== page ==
Accessibility for Blind Borrowers

The U.S. Department of Education will be required to make student loan information more accessible both online and in print as part of a settlement.

October 9, 2014
The application to enroll in income-based repayment is among the dozens of student loan forms that the Education Department will be required to make more accessible to blind students -- both in print and online -- under a settlement reached this week.

WASHINGTON -- As part of a settlement reached this week, the U.S. Department of Education will be required to make student loan information more accessible to blind students and order the companies it hires to collect loan payments to do the same.

The department agreed to make all websites, forms, and documents related to federal student loans accessible to blind students by, for instance, providing Braille copies and meeting universal web accessibility standards.

Department officials also agreed to instruct the student loan servicers it hires to make their websites accessible to blind borrowers, and provide notices and written communications to borrowers in accessible formats. The largest federal loan servicers include Nelnet, Great Lakes, FedLoan Servicing, and Navient, which is the loan servicing business that spun off from Sallie Mae earlier this year.

The agreement, signed Tuesday, stems from an administrative complaint filed in 2011 by a student borrower whose loan servicer, unnamed in the settlement, initially denied his request for a copy of his loan statement in Braille and assistance over the phone with filling out a change of payment form.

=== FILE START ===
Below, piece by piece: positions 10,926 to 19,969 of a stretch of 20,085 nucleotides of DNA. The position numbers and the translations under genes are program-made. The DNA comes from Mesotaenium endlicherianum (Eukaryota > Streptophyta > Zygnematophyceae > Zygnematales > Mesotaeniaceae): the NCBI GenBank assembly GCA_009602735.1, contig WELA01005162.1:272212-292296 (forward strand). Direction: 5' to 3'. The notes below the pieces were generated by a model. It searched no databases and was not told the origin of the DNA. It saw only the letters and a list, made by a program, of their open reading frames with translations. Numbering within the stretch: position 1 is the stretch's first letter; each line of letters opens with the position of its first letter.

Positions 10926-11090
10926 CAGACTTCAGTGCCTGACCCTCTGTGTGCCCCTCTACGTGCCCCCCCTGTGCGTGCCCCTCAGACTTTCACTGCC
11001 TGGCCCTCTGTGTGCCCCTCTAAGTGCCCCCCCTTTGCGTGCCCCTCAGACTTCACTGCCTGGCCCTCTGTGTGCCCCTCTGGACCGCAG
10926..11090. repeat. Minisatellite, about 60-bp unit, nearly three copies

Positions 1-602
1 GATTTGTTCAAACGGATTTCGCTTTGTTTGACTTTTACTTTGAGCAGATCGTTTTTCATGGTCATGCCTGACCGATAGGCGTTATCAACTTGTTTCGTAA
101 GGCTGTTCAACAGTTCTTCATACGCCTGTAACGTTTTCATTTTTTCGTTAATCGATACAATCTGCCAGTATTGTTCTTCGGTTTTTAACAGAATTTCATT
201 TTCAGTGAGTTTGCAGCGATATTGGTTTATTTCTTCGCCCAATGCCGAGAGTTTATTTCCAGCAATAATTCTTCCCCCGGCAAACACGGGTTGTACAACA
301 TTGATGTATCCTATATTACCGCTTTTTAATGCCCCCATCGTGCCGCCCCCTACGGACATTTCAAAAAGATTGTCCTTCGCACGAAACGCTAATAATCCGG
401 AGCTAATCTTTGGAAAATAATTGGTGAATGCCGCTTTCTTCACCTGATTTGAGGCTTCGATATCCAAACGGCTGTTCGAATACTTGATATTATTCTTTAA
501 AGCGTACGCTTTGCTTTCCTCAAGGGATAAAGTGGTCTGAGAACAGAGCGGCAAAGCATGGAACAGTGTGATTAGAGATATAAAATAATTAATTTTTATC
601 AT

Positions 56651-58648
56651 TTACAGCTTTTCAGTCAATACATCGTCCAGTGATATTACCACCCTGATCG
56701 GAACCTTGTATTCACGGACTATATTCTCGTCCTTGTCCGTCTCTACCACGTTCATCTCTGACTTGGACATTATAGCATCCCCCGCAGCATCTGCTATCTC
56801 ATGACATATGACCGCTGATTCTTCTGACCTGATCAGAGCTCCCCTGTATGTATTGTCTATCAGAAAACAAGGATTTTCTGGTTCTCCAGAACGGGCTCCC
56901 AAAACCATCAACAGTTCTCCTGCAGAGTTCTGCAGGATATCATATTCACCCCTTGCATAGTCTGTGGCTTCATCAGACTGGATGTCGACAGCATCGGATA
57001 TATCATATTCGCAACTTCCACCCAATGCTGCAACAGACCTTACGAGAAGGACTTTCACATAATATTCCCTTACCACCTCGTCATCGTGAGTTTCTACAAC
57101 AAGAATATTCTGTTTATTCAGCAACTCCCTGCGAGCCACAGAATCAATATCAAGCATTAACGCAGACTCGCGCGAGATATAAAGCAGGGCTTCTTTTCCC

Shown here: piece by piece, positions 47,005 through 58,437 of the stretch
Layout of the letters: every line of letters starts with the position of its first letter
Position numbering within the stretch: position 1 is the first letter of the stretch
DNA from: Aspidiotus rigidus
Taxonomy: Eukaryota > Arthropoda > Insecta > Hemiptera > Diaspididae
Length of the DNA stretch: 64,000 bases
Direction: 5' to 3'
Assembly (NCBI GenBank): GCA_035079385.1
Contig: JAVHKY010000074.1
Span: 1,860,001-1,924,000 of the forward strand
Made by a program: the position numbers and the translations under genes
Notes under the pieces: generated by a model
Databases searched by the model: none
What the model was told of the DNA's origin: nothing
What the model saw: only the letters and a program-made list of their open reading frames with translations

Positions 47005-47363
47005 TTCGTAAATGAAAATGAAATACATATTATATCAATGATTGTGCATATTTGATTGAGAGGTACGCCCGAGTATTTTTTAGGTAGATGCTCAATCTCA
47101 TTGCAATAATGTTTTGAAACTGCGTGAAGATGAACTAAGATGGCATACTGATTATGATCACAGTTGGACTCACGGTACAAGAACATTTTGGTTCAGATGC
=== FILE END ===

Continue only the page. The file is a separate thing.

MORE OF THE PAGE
The Education Department granted the student’s request for those accommodations, but it did not agree to make the systematic changes he sought on behalf of all blind borrowers. The National Federation of the Blind and two other individuals soon joined the effort and threatened to sue the department for not meeting its obligations under federal disability laws.

This week’s settlement resolves all of those issues without litigation. Both parties deny any liability or wrongdoing as part of the agreement.

Mark Riccobono, president of the National Federation of the Blind, said the group was pleased with the settlement.

“It goes without saying that the inability of blind people to acquire timely information about their student loans and interact with their loan services can result in serious financial consequences,” he said in a statement. “Timely and independent access to student loan websites, loans, and documents is therefore imperative, not a matter of mere convenience.”

The settlement doesn't have any direct effect on colleges and universities, but it comes as advocates for disabled students have been stepping up efforts to get campuses to make course materials and websites more accessible.

Several disability rights groups are lobbying Congress to pass legislation as part of the Higher Education Act reauthorization that would set federal standards for accessible technology on college campuses. Groups representing colleges, though, have pushed back against such proposals, arguing that they would burden campuses with new legal requirements and stifle innovation. 


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